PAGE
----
Warning: Cannot modify header information - headers already sent by (output started at /home/content/83/8261483/html/index.php:3) in /home/content/83/8261483/html/wp-content/plugins/wassup/wassup.php on line 1994

Warning: session_start() [function.session-start]: Cannot send session cookie - headers already sent by (output started at /home/content/83/8261483/html/index.php:3) in /home/content/83/8261483/html/wp-content/themes/dt-cardamon/plugins/captcha/dt_captcha.php on line 35

Warning: session_start() [function.session-start]: Cannot send session cache limiter - headers already sent (output started at /home/content/83/8261483/html/index.php:3) in /home/content/83/8261483/html/wp-content/themes/dt-cardamon/plugins/captcha/dt_captcha.php on line 35
Tungsten | Credit Jeweler

Pure tungsten is a highly durable grey metal that makes up a small fraction of the earth’s crust (around 1/20 ounce per ton of rock). Tungsten does not occur as a pure metal in nature but instead is always combined as a compound with other elements. The high scratch resistance and durability makes it the ideal choice for jewelry. The metal is alloyed with a superior nickel binder to produce a hard, strong and scratch resistant piece of jewelry.

Why Tungsten Carbide?

Platinum, palladium or gold rings have the ability to easily scratch, dent and bend. Tungsten rings do not bend and will remain looking exactly as beautiful as the day you first bought it. Tungsten is a harder and denser metal. You can feel the quality in the heavier weight in tungsten. When you combine the solid weight and everlasting polish of tungsten together in one ring, you produce a perfect symbol of your love and commitment.

Facts About Tungsten:

Chemical Symbol: W
Atomic Number: 74
Melting Point: 10,220 degrees Fahrenheit (5,660 degrees Celsius)
Density: 11.1 ounces per cubic inch (19.25 g/cm)
Isotopes: Five Natural Isotopes (around twenty-one artificial isotopes)
Name Origin: The word “tungsten” comes from the Swedish words tung and sten, meaning “heavy stone”

The Manufacturing Process

Tungsten powder is packed into solid metal rings using a process called sintering. A press tightly packs the powder into a ring blank, then the ring is heated in a furnace at 2,200 degrees Fahrenheit (1,200 degrees Celsius) and the tungsten wedding bands are ready for sintering. This involves passing an electric current directly through each ring. As the current increases, the ring heats up to 5,600 degrees Fahrenheit (3,100 degrees Celsius), shrinking into a solid ring as the powder compacts.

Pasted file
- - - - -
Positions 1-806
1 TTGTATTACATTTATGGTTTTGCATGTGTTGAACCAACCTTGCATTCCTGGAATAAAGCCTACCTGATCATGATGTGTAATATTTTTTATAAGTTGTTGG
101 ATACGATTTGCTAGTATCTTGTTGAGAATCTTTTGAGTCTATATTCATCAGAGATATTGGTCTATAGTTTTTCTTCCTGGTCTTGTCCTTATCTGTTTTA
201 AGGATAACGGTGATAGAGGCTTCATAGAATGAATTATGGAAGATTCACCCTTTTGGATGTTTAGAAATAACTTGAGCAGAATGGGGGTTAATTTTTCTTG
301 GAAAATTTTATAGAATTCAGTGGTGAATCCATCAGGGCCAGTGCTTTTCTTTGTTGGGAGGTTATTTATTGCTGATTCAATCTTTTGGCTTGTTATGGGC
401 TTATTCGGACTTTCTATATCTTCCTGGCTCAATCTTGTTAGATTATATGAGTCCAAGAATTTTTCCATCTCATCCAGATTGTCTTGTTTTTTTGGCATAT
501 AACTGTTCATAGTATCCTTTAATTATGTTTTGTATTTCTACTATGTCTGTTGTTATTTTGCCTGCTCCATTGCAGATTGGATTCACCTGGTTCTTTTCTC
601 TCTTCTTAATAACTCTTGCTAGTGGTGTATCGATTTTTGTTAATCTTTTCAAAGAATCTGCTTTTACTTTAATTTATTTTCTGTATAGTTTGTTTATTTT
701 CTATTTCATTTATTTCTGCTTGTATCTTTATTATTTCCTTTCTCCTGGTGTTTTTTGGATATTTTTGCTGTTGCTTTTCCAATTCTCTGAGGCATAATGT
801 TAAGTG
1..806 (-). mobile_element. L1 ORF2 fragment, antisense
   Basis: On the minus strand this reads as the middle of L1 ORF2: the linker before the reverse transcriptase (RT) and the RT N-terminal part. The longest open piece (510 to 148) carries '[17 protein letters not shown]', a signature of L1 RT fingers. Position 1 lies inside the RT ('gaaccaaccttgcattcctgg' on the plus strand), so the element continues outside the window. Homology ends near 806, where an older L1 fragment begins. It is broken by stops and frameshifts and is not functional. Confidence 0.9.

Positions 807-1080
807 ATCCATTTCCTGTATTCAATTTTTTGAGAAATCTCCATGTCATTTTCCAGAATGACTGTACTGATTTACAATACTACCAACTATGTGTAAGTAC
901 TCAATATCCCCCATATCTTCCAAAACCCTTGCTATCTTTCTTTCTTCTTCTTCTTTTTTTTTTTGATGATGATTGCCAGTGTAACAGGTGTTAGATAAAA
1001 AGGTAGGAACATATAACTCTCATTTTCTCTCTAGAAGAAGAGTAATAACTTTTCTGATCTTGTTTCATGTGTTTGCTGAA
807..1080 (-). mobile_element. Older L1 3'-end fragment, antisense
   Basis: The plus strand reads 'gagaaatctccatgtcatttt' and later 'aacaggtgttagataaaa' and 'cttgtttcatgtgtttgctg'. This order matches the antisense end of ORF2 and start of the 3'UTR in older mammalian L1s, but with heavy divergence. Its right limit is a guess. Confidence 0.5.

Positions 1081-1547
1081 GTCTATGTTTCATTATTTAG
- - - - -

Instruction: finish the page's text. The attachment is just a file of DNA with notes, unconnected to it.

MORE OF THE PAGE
The ring is then shaped and polished using diamond tools. For rings with silver, gold, palladium, platinum or mokume gane inlays, diamond tools dig a channel into the center of the ring. The precious metal is inlaid into the ring under pressure and re-polished.

To ensure your tungsten ring will remain looking as beautiful as the day you bought it, here are a few tips to keeping it looking so wonderful.

1. Although your tungsten ring is highly durable and scratch resistant, do not drop your ring onto a hard surface or intentionally strike it with a hammer. Since tungsten rings do not bend, they will shatter when enough force is applied.
2. Clean your tungsten ring with gentle soap and water, do not use any chemicals such as ammonia, bleach and chlorine because this may cause spotting.

Emergency Removal

Tungsten rings are extremely hard and standard cutting devices will not be able to remove them in an emergency. You must remove the ring by a pair of standard vice grips. Insert your ring and your finger into the vice grips. Adjust the tightener until you hear a crack. Give the ring a quarter turn and repeat until the ring has completely broken off your finger. Take care not to slide the cracked ring up and down your finger. If your tungsten ring has a precious metal inlay, the platinum, palladium, gold or silver may be cut in the regular method. The entire process should take less than 30 seconds to complete and emergency personnel are equipped with these removal devices.